AD

Making the most of your assets: Short-term finance options

Cash flow is something ever-present on every small business owner's mind. Here's how you can access short-term finance options.
AD

Asset-based funding simply means using machinery, property, and invoices as collateral to gain finance – usually a short-term finance option. We caught up with some experts to learn more.

As we have explored previously in this series, there are different kinds of finance for different kinds of projects.

For example, if you an individual is crowdfunding, they are likely to be launching a new project or business. However, is someone is seeking cash flow finance of some description, they are more likely looking for short-term finance solutions to an existing problem.

Regardless of whether a business is seeking finance as a necessity to keep afloat, or for an exciting large-scale project, all finance forms can be useful on a scaling up journey.

Asset finance is one particular kind of short-term finance, but the description is rather broad. Essentially, a business may use any of its assets as collateral on a loan, which can include inventory, equipment, buildings and warehouses, and even invoices – this is referred to specifically as invoice financing.

We caught up with two asset finance experts, John Bevan, managing director at Secure Trust Bank Commercial Finance, and Richard Spielbichler, ABL director at North West, Independent Growth Finance (IGF). Here’s what they had to say.

Why is it so important for small business owners to manage their cash flow effectively?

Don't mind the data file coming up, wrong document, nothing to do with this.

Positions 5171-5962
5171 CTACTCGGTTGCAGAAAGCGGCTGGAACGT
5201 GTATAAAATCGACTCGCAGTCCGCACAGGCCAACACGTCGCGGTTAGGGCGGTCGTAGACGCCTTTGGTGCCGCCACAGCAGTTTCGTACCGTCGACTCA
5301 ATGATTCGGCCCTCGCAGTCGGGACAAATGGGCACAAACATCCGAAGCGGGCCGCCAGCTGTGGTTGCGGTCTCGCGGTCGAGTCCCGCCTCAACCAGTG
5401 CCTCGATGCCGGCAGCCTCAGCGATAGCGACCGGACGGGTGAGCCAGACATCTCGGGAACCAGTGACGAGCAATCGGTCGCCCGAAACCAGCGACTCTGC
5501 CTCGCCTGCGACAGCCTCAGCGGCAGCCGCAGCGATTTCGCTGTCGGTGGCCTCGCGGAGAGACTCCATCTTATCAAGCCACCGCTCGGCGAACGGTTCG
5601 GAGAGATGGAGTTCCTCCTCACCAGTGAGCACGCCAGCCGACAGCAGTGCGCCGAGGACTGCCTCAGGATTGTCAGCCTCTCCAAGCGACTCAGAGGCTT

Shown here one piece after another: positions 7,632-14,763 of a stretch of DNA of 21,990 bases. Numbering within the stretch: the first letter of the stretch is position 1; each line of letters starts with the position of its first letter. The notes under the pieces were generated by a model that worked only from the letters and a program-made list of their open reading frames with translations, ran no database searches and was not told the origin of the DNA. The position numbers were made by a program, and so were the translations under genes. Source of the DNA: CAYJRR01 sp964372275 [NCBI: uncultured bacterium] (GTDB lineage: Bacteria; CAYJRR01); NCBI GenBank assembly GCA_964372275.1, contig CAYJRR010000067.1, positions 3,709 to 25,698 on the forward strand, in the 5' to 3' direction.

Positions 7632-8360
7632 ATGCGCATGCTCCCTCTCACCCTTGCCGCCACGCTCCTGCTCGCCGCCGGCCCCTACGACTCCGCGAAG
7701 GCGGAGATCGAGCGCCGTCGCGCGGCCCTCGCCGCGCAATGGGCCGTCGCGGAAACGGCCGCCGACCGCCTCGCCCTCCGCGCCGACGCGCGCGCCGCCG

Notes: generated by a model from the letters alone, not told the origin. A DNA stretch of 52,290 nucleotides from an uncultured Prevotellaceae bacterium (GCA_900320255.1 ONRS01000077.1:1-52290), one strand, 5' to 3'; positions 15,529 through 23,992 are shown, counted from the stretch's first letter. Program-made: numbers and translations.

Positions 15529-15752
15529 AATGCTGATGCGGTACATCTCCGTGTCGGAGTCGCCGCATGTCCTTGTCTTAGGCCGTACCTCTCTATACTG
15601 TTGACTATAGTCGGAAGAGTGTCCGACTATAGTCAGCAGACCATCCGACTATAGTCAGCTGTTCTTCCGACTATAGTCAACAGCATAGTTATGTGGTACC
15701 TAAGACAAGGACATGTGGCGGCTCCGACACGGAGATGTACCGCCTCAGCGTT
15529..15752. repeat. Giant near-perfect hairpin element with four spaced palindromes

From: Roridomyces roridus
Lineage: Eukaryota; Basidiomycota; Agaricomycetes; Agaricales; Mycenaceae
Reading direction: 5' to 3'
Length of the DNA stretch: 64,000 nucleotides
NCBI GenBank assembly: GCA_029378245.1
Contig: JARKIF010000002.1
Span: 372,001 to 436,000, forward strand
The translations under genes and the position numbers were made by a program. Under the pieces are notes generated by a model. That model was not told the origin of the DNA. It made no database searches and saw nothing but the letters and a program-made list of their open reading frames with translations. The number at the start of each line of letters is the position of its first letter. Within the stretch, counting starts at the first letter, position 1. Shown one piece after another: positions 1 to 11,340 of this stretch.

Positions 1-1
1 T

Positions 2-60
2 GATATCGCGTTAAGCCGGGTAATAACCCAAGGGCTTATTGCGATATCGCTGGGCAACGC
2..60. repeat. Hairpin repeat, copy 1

John Bevan: “It is essential that businesses maintain a positive cash flow. In certain circumstances, finances can be drained due to unpaid invoices, which can lead to bad debt and insufficient funds to support expansion.

“Asset-based lending is a viable option when seeking short-term finance. If a company is feeling the pressure from outstanding invoices and cannot acquire the stock it needs due to cash flow restrictions, it can boost working capital.”


Why might a business get turned down for a bank loan, and what happens next?

Richard Spielbichler: “Each case is assessed on its own merits, but often banks and other traditional lenders have a strict set of criteria which must be met in order to be eligible for a loan. Many SMEs’ business plans do not fit into the ‘box’ provided. Anything from a bad credit rating to unusual collateral can leave a business without bank financing.

“At IGF, we are usually introduced to a business through an intermediary, such as an accountant or financial advisor. The bank referral scheme has meant that businesses refused bank funding can be directed to one of three large alternative lenders chosen by the government, but often the financing solutions available by these larger lenders still do not best fit the needs of SMEs.”

What is the actual process for applying for asset finance?